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HDFS202 Week One Notes

by: Kristen Pruett

HDFS202 Week One Notes HDFS

Marketplace > University of Delaware > 201 > HDFS > HDFS202 Week One Notes
Kristen Pruett
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Life Span Development
Palkovitz,Robin J
Class Notes




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This 3 page Class Notes was uploaded by Kristen Pruett on Tuesday September 6, 2016. The Class Notes belongs to HDFS at University of Delaware taught by Palkovitz,Robin J in Fall 2016. Since its upload, it has received 4 views. For similar materials see Life Span Development in 201 at University of Delaware.


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Date Created: 09/06/16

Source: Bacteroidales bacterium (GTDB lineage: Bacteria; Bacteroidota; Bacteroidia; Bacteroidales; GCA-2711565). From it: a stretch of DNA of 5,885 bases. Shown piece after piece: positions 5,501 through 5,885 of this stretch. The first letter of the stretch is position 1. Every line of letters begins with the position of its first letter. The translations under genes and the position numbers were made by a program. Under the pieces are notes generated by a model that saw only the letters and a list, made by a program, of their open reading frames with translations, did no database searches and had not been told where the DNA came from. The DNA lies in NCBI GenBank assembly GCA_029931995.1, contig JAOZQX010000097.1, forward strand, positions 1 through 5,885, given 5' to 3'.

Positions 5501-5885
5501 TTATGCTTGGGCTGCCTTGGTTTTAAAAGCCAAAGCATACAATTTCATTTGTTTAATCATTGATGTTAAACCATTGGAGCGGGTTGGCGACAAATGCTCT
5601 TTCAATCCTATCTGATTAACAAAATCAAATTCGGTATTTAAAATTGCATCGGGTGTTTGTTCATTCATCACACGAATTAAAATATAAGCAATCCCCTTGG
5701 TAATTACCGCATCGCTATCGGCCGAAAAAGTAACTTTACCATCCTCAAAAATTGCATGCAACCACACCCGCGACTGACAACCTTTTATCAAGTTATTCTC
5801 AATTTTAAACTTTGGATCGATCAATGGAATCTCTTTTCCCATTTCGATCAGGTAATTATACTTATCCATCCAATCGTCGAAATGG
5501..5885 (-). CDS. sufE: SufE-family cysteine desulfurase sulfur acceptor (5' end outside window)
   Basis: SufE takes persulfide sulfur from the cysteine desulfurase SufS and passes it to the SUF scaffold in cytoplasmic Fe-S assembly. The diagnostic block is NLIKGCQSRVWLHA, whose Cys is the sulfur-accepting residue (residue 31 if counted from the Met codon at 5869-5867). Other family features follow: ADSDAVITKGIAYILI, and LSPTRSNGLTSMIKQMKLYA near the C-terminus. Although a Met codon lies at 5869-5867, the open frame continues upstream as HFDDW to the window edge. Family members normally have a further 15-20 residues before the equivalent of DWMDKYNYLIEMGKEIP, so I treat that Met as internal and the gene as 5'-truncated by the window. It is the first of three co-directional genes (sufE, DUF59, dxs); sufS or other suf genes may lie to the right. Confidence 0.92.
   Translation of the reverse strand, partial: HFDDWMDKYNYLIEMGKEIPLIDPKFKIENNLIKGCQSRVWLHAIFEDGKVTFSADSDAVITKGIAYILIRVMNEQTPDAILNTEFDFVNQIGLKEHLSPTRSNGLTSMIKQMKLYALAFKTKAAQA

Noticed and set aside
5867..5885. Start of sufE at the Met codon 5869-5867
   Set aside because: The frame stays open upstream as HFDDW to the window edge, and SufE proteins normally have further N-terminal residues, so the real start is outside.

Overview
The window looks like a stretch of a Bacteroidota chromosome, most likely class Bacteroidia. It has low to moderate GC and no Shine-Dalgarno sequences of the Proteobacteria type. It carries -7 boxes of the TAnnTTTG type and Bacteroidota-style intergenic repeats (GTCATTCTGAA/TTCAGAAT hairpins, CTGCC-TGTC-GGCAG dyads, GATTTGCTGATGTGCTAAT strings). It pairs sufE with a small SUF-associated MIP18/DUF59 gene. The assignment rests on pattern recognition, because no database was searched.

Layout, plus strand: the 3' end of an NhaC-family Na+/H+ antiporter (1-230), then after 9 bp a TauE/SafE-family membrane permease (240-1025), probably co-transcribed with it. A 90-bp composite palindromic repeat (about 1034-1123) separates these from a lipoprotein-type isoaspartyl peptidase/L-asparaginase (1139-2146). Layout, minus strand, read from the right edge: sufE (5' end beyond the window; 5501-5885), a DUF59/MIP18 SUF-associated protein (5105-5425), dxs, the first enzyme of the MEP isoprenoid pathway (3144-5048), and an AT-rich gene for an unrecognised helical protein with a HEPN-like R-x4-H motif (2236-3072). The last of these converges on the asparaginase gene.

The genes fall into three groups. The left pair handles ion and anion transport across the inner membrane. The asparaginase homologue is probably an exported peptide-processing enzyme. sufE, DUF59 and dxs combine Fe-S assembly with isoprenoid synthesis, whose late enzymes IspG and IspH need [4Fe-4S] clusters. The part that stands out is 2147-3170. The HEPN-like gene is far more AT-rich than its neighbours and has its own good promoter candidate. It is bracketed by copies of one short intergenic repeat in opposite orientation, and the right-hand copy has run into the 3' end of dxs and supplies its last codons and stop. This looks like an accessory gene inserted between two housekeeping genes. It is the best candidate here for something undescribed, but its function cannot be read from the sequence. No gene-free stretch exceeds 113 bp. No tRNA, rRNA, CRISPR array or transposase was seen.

HDFS Week 1 Notes    8/30/16    What is development?  ­ Development is change overtime   ­ People often say they “hate change”  ­ Development is not possible without change   ­ Not all periods of life are equal regarding change...observations?  ­ Different rates/foci of development in different eras  ­ Fast change ­ win the lottery, moving to college  ­ Slow ­ relationship going bad or growing strong  ­ Not all change is development...differences?  ­ Functionally significant  ­ Ex. kid learning to pull himself up, learning to walk  ­ Not functionally sig = changing your shirt every day   ­ Relatively permanent  Development takes time  ­ By definition ­ functional significance takes time to get established  ­ We may “see” or “set” goals for ourselves or others ­ then become frustrated with the  time required to reach the goal ­ patience  ­ Long views across the lifespan    9/1/16    Systems perspectives  ­ Human beings are developing systems in the context of other developing systems  ­ We’re developing but so are the things around us (culture, technology, etc.)  ­ Even as we're developing as students, so are teachers   ­ Changing one component of the system has an effect on all parts of the system  ­ Bio­psycho­social­spiritual domains  ­ Example  ­ A stone in your shoe  ­ What will you do different   ­ Walking differently ­ hip alignment  ­ Won’t want to go places ex. Walk down main street for coffee  ­ Relationships with people, being annoyed  More systems examples  ­ Beginning to crawl  ­ Biologically ­ infants growing muscle  ­ Parents have to watch out ­ baby proof house   ­ Exploring environment   ­ Changes attitude ­ sense of mastery ­ they can do something on their own  ­ Don’t forget families as systems  The toolbox: building an understanding of development  ­ So that you can:  ­ Describe​ HOW you are in professional terms (your developmental status, abilities  and challenges)  ­ Adolescent, emerging adult  ­ Not good at this, really great at this  ­ Explain​ development (WHY you are the way you are) in professional terms  ­ Predict​ development (WHAT you may become, given what and where you are  now)  ­ Prediction is hard  ­ Doctor said this baby would be the vegetable, as an adult she says she  has a better quality of life than some “able bodied people”  ­ Control  ​ (shape?) development (within reason)  ­ There are things you can do to shape development  ­ Know and ​understand  ​ the “stuff that matters”  ­ Apply​ your knowledge as parents, teachers, nurses, social workers, friends,  family, etc. (LIVE well! ­ facilitate development)  Different aspects of development (multifaceted)  ­ Growth​: the physical changes that occur from conception to maturity (e.g. height, weight,  etc.)  ­ Biological aging​: the deterioration of organisms that leads inevitably to death (functional  capacity)  ­ Maturation​: developmental changes that are programmed primarily by genes rather than  caused primarily by learning, illness, or some other life experience  ­ Learning​: a relatively permanent change in behavior (or behavioral potential) that results  from a person's experiences or practice  Qualities of development  ­ Quantitative  ­ Easily counted or numericized  ­ Age  ­ Height  ­ Weight  ­ IQ  ­ Vision  ­ Clothing size  ­ Grades  ­ Income  ­ Number of kids  ­ Qualitative  ­ Having to do with quality of functioning  ­ Communication  ­ Glass is half full or half empty   ­ Health ­ excellent, good, fair, poor  ­ Realistically, all development entails some degree. Its a matter of focus or  emphasis  ­ Kids can each take four steps, one stops around the other more graceful  The life­span perspective  ­ Some elaborations on paul baltes (page 6­7)   


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